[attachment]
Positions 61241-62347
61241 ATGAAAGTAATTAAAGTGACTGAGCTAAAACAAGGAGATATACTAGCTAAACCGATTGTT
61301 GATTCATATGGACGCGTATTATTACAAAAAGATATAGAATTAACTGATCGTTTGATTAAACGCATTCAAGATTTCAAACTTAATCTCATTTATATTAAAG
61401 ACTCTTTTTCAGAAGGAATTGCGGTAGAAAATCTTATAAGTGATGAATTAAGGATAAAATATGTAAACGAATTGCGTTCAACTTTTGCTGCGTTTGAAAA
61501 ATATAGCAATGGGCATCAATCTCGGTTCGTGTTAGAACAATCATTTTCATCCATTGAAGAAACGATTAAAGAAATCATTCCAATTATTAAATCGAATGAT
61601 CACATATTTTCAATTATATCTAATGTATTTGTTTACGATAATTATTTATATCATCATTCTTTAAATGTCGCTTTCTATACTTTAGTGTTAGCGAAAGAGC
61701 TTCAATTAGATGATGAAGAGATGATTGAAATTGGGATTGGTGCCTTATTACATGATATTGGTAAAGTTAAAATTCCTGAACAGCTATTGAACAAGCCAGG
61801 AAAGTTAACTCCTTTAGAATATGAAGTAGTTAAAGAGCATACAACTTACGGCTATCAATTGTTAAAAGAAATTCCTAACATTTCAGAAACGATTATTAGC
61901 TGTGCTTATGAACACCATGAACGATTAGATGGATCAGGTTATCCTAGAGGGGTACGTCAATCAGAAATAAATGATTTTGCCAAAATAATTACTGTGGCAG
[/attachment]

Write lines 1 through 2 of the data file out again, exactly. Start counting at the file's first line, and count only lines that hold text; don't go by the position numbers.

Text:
Positions 61241-62347
61241 ATGAAAGTAATTAAAGTGACTGAGCTAAAACAAGGAGATATACTAGCTAAACCGATTGTT